Norwegian artist Jenny Hval brings her haunting, subversive experimental pop to SPACE tonight. It’s full of ideas, doesn’t sound much like anything else and will easily get stuck in your head all day. She generously agreed to talk with me from the road—there was a two hour break between the first 5 minutes of our conversation and the rest of it when she lost reception driving through the Adirondacks. We talked about her obsession with karaoke, being drawn to extremes in music, undressing onstage and stereotypes about women in the music industry, among other things.
Can you tell me a little about your upcoming album, Apocalypse, girl? What were you thinking about while you were making it?
I was thinking many things because it took a long time, it took like 2 years to write. What I’m saying now in this moment is my memory of what was happening, which tends to change a lot. I know that this is my least eloquent phase of doing interviews. Bit interesting for you! Because after a while I kind of memorize what was going on and at this point I’m still trying to remember. It started out with…well let’s say it started out with, as if I’m telling a story…with me getting really interested in karaoke. The performance of it. Not so much me starting to do karaoke because I’ve maybe done that twice in my life. But more like enjoying certain performative aspects of karaoke. People really using it as kind of an emotional, I don’t know, catharsis or outlet. And then also the element of trying to be someone else, trying to take on some famous voice, which I find very fascinating and moving. Not in a professional way, but trying something and maybe realizing mid-song that, oh my god, this is impossible or that you’re not a good singer. These things, normal people performing. So I was watching a lot of weird performances on Youtube and then I started writing on top of different backing tracks, anything from a sound to a beat to someone else’s song.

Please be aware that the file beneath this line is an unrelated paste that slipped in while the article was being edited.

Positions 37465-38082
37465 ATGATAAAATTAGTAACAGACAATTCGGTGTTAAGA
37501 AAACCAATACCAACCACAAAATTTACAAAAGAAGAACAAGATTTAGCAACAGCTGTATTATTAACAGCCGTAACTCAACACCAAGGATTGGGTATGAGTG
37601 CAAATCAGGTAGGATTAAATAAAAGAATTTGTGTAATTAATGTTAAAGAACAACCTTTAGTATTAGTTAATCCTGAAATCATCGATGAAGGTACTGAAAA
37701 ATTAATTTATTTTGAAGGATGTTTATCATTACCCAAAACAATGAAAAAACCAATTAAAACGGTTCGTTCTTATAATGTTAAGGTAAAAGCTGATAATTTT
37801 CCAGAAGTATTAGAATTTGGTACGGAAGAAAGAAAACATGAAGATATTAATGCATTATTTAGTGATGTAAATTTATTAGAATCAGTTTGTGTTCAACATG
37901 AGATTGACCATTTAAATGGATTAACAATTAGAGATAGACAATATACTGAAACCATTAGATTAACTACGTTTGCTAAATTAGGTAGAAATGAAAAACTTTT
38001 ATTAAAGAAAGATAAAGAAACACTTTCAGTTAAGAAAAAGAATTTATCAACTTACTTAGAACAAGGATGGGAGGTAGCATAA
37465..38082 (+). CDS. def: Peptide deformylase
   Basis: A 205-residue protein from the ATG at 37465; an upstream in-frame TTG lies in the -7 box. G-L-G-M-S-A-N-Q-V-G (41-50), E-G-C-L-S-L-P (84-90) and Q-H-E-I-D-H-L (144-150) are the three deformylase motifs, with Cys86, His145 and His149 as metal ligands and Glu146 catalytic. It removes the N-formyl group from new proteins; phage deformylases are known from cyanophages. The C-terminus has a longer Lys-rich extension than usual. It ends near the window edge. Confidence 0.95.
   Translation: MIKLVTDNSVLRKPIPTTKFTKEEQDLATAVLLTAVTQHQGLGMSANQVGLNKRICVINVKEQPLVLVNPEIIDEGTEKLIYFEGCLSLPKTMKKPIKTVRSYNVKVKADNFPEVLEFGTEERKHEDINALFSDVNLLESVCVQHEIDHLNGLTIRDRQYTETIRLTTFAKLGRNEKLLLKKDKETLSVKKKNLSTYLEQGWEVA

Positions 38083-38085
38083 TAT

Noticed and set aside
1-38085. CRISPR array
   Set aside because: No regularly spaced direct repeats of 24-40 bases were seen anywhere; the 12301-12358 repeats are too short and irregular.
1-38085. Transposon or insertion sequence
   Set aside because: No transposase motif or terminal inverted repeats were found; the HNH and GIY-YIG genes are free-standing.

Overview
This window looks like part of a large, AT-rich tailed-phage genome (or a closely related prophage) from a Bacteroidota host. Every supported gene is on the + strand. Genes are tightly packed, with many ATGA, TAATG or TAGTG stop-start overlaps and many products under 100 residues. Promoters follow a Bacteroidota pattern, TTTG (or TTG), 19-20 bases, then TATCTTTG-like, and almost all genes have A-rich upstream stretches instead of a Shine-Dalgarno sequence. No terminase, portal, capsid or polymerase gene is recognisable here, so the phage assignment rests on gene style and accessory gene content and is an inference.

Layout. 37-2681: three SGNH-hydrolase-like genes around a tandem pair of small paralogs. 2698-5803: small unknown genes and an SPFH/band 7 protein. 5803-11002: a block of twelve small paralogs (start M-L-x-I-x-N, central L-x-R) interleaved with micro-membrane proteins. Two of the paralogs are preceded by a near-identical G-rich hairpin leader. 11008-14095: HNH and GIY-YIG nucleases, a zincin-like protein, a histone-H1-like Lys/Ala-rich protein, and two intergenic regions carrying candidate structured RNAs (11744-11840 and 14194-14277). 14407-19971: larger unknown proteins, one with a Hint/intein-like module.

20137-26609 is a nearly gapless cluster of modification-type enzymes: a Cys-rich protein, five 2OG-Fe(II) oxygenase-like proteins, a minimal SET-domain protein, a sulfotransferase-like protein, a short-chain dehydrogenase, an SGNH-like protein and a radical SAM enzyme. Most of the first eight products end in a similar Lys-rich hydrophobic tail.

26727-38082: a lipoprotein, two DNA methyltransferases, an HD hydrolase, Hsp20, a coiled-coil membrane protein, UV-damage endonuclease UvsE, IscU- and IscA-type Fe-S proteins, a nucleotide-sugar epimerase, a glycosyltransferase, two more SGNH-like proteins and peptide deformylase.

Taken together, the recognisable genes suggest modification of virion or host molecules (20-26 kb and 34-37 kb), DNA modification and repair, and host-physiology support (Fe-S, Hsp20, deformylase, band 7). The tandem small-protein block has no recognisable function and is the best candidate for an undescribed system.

Where do you find backing tracks?
Anywhere, they can literally be anything, like just standing in a room with a lot of noise. So yeah, I can be quite obsessed with very normal things sometimes.
You sing in your second language, right? Is there a reason for that?
There are several reasons. I think I wanted to write in English because I moved to Australia to study writing. So that was back when I started writing, but also I grew up with music that was almost entirely in English. Norway’s a very small country and we haven’t had the biggest music scene, so for somebody who really wanted to get out, get away, it was very natural to get away by perfecting another language.
Do you think differently in Norwegian vs English?
I used to think I did. But maybe it was more sort of something I wanted to feel instead of an actual fact of behavior. I think I tried to say the same things, but I learned that I definitely sing very differently in English. I tried to compose with Norwegian lyrics, and I realized that I had to sing in a tone of voice that reminded me of, like, Indian raga singers. That was the only way I managed to feel like I could sing lyrics in Norwegian.
And you do a lot of interesting stuff with your voice, so did that kind of feel like a limitation?